« on: April 20, 2016, 11:56:11 AM »
The haze isn't necessary to get hop flavor or aroma but the addition of oats/wheat adds IMO to the smoother grain flavor that in turn lends to the sweeter overall flavor of the style.


229
All Grain Brewing / Re: Water profile for Belgian Saison?
« on: April 20, 2016, 11:24:32 AM »
I tend to use the yellow bitter with the ph brought down to 5.2-5.3. I like a drier finish and a touch lower ph in the beer.

There are plenty of differing ideas on water profiles for saisons. Some people like balanced profiles, others like to try to emulate profiles across Wallonia while others adopt the NE/Vermont water profile used in Hill Farmstead and other saisons in the area that are softer and more chloride-forward. The question is more what do you want from the water rather than what you need the water to do.

230
Hop Growing / Re: Hop bines for fiber?
« on: April 16, 2016, 02:00:16 PM »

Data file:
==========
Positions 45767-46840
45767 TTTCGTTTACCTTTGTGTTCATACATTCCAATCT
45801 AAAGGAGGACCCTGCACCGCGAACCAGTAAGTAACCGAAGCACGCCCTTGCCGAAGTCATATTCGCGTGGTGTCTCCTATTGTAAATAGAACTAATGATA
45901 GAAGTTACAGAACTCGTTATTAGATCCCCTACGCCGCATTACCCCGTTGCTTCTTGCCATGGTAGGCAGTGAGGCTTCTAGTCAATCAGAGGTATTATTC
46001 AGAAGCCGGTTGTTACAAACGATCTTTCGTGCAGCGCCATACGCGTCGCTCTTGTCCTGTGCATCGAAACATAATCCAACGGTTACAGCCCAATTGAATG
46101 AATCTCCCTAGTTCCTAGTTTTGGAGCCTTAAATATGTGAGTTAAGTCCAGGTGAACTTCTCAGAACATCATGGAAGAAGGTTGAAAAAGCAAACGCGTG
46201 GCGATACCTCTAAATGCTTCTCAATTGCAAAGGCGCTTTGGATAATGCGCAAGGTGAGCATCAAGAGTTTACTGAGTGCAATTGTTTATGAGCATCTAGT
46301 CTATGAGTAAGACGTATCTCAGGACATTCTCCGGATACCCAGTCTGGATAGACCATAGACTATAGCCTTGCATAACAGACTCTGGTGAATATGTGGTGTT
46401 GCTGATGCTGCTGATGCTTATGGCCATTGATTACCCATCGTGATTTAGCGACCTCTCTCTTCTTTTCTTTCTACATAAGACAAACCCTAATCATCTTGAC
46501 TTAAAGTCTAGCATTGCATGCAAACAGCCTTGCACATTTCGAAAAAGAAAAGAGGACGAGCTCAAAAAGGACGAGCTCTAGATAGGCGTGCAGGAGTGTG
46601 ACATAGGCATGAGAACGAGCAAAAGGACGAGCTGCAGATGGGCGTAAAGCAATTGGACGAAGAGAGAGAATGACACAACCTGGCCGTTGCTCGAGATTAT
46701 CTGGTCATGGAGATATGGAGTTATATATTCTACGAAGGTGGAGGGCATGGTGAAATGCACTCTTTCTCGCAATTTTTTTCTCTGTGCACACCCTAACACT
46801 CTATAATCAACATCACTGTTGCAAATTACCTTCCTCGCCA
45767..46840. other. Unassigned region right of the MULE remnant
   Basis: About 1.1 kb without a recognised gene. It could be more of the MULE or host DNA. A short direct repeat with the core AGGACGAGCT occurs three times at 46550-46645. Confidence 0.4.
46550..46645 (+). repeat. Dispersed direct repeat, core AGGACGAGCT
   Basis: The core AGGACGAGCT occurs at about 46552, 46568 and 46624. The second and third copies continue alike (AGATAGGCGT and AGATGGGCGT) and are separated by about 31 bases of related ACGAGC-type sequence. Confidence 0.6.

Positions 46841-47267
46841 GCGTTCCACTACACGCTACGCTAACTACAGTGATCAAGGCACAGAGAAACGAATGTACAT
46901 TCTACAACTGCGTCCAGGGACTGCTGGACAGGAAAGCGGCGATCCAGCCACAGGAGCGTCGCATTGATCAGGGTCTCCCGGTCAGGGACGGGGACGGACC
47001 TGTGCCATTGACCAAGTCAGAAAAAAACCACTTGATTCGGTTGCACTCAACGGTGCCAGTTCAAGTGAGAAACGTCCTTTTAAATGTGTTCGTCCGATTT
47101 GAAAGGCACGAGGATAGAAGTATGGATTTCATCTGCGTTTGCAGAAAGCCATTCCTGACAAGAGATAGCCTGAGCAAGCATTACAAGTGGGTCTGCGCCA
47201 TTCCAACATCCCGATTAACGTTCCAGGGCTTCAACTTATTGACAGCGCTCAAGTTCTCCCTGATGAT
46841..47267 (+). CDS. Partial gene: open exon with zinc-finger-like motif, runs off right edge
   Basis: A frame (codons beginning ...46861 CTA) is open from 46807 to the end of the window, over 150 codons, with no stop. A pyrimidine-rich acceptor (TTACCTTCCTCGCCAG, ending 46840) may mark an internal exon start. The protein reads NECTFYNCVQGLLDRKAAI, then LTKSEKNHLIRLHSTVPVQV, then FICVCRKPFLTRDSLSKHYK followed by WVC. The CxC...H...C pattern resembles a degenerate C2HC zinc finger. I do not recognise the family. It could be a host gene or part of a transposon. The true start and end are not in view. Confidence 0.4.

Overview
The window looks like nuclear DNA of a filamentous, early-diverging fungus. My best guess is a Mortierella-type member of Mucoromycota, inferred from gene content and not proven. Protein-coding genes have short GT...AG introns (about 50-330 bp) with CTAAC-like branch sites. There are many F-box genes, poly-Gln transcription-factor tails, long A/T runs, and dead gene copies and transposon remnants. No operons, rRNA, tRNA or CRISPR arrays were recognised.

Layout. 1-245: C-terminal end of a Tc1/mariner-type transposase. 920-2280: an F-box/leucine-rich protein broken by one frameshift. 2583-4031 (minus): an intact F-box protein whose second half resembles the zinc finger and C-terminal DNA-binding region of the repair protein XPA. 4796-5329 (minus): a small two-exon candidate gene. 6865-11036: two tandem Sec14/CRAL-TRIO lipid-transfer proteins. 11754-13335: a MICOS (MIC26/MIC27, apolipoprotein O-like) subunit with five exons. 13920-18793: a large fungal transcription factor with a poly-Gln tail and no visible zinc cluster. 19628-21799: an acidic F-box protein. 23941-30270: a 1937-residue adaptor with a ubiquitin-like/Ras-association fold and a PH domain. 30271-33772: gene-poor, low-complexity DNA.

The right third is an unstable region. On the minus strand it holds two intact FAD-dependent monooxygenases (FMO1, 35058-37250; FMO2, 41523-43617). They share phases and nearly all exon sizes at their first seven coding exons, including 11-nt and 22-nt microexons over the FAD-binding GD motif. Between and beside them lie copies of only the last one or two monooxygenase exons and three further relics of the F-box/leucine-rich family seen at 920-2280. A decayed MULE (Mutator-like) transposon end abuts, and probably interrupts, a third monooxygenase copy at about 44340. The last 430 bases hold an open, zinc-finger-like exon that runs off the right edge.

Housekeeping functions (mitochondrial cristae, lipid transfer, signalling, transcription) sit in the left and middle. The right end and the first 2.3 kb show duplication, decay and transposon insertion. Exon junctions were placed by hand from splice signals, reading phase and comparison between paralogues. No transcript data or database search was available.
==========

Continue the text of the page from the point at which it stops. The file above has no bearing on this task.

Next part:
Up to the nineteenth century hop bines were used similar to hemp to make cloth. It requires soaking the bines, pounding them to release the fibers and then spinning into yarn or string. Not particularly efficient once cotton became widely available.

231
General Homebrew Discussion / Re: most common off-flavors
« on: April 12, 2016, 04:26:31 PM »
If the astringency is tannin-based then there will be bitterness with the drying sensation. Not the same bitterness as iso-alpha acid bitterness. The pecan reference is what I think of as a near-pure expression of tannins.

Locally we have very bad water. It's highly chlorinated and full of bicarbonate. A lot of local beers are made with municipal water and end up with chlorophenols and/or an unpleasant sharp minerality. Otherwise I see a lot of the same off-flavors already mentioned.